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Factors Affecting Korean Registered Nurses' Intention to Implement Smoking Cessation Intervention



Factors Affecting Korean Registered Nurses' Intention to Implement Smoking Cessation Intervention



Osong Public Health and Research Perspectives 7(1): 63-70



Nurses have been identified as an instrumental partner in tobacco reduction. This study aimed to examine factors affecting Korean nurses' intention to implement smoking cessation intervention in Busan, Korea. The participants were a total of 215 Korean registered nurses. A self-administered questionnaire evaluated predisposing factors, motivational factors (attitude, social influence, and self-efficacy) and intention to implement smoking cessation intervention. Data were analyzed by t tests, Pearson's correlation, and hierarchical multiple regression. The mean age of the participants was 28.12 ± 5.72 years. The majority of the participants were staff nurses (85.6%), and 64.2% of the sample had < 5 years of work experience. Significant predictors of intention to implement smoking cessation intervention included perceived barrier of smoking cessation intervention (β = -0.128, p = 0.023), willingness to receive smoking cessation training (β = 0.123, p = 0.034), more positive attitude (β = 0.203, p = 0.002), higher social influence (β = 0.292, p < 0.001), and higher self-efficacy toward smoking cessation intervention (β = 0.151, p = 0.021), which explained 45% of the total variance of intention to implement smoking cessation intervention. Attitude, social influence, and self-efficacy towards smoking cessation intervention had a significant positive influence in determining the intention to implement smoking cessation intervention. These findings can be used to develop evidence-based smoking cessation training programs for nurses in Korea. The programs should aim for positive attitude, higher social influence, and higher self-efficacy in hospital settings.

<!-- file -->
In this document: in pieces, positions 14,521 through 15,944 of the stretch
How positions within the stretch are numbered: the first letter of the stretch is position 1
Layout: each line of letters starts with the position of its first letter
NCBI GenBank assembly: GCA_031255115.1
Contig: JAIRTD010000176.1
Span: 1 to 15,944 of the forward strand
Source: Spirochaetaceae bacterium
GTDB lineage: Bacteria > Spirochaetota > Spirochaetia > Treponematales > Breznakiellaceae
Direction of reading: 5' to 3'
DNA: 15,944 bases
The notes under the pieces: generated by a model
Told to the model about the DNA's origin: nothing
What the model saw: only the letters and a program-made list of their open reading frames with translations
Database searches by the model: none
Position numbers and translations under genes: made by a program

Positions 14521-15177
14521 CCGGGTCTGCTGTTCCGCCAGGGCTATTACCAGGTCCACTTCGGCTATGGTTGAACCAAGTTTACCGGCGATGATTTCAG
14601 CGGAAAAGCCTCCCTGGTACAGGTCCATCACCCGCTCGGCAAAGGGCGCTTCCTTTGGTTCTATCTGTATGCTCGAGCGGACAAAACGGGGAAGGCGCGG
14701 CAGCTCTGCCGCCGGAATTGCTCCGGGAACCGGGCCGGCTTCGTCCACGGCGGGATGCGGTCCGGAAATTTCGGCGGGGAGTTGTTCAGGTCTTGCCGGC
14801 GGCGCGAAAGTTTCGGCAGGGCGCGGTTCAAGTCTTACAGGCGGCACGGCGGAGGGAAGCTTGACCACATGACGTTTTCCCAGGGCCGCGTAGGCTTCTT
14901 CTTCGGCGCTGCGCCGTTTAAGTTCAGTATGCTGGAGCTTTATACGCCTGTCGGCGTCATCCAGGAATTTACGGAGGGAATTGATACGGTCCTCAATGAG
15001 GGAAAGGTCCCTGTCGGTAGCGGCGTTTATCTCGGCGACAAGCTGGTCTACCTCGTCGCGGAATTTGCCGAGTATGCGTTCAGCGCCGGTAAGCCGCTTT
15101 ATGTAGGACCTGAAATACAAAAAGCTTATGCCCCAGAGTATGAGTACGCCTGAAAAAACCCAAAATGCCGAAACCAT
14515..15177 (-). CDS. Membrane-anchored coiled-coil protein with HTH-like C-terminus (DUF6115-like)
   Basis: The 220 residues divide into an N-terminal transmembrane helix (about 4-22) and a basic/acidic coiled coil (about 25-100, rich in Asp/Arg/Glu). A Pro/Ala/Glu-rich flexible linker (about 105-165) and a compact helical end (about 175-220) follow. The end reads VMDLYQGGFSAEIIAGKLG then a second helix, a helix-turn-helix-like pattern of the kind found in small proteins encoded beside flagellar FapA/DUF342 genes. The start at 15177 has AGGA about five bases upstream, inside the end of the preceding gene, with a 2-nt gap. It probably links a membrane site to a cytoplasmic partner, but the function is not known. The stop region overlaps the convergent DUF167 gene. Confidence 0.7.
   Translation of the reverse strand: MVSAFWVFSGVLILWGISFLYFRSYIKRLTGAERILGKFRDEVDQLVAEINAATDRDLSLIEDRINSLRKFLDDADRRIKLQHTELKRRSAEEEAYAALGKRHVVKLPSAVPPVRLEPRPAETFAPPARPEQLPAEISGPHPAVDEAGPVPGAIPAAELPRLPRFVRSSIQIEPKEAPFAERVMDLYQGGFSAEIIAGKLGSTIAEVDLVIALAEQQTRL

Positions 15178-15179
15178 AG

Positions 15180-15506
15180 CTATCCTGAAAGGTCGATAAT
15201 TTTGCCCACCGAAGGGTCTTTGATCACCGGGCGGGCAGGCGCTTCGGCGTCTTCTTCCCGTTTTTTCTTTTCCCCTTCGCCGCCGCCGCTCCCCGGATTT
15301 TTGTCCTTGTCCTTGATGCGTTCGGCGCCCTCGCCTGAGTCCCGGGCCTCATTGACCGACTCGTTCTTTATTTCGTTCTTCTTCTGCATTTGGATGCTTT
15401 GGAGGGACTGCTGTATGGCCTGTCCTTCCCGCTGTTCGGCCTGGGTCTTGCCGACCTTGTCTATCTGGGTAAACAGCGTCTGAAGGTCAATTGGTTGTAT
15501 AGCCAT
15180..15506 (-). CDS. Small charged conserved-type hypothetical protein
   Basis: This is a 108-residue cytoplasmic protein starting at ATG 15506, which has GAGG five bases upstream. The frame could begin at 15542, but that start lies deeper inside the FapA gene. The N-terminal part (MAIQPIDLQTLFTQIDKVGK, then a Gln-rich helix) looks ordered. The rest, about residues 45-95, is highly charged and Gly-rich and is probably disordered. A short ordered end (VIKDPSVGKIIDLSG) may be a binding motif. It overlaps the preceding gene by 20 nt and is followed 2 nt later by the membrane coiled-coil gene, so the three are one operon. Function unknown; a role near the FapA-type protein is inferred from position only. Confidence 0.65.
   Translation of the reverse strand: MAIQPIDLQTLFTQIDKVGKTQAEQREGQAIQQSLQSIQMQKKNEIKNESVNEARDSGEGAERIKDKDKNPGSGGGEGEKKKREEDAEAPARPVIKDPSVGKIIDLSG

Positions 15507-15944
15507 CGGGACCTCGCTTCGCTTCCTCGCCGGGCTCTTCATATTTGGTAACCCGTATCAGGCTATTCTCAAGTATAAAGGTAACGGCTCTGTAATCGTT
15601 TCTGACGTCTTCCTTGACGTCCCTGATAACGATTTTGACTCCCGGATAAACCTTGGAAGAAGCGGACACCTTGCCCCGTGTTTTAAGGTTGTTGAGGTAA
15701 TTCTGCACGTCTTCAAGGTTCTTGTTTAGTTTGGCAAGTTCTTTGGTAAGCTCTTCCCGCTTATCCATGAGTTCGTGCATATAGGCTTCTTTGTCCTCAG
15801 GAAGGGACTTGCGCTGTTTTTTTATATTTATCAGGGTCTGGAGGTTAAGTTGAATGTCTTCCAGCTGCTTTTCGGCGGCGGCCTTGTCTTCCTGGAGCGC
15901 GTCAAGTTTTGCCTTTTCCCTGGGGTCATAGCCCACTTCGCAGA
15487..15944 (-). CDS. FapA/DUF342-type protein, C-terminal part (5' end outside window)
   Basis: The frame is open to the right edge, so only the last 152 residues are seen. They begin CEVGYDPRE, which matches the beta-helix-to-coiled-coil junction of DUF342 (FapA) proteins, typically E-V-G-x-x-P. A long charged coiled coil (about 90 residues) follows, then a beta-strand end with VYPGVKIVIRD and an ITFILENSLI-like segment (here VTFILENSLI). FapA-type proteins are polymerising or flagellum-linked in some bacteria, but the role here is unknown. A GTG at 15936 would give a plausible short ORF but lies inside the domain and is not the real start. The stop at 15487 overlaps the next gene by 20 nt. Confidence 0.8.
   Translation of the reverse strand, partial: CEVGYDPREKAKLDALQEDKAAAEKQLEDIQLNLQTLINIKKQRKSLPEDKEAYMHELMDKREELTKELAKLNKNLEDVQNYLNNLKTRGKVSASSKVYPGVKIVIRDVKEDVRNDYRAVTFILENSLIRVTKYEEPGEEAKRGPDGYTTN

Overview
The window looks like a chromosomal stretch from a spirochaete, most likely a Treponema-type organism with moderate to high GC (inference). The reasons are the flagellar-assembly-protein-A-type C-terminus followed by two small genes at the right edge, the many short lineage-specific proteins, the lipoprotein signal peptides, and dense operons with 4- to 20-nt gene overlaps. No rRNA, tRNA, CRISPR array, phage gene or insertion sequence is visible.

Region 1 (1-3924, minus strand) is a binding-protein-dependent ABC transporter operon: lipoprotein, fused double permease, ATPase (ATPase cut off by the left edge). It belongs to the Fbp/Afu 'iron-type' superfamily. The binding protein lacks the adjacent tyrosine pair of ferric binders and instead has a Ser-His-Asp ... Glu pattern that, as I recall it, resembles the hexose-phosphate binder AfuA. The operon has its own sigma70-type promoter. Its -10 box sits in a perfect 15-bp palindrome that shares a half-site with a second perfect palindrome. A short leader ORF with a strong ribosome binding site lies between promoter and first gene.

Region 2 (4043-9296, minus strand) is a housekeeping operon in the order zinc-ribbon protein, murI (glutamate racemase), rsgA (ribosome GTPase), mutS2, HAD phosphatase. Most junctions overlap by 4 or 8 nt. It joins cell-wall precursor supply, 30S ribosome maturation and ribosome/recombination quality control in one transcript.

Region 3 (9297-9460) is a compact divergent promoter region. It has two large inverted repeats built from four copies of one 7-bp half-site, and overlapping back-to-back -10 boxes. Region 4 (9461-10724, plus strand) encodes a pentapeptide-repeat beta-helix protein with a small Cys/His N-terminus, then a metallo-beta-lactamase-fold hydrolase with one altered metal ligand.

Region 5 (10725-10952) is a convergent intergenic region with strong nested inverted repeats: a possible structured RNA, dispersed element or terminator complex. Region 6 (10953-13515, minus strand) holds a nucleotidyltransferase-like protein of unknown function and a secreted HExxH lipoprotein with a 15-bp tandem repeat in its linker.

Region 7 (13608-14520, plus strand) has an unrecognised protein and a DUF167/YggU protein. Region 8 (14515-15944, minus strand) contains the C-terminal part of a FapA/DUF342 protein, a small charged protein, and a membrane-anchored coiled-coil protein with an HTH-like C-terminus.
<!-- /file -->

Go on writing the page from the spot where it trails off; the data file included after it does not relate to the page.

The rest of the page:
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Accession: 057857388

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PMID: 26981345

DOI: 10.1016/j.phrp.2015.11.008


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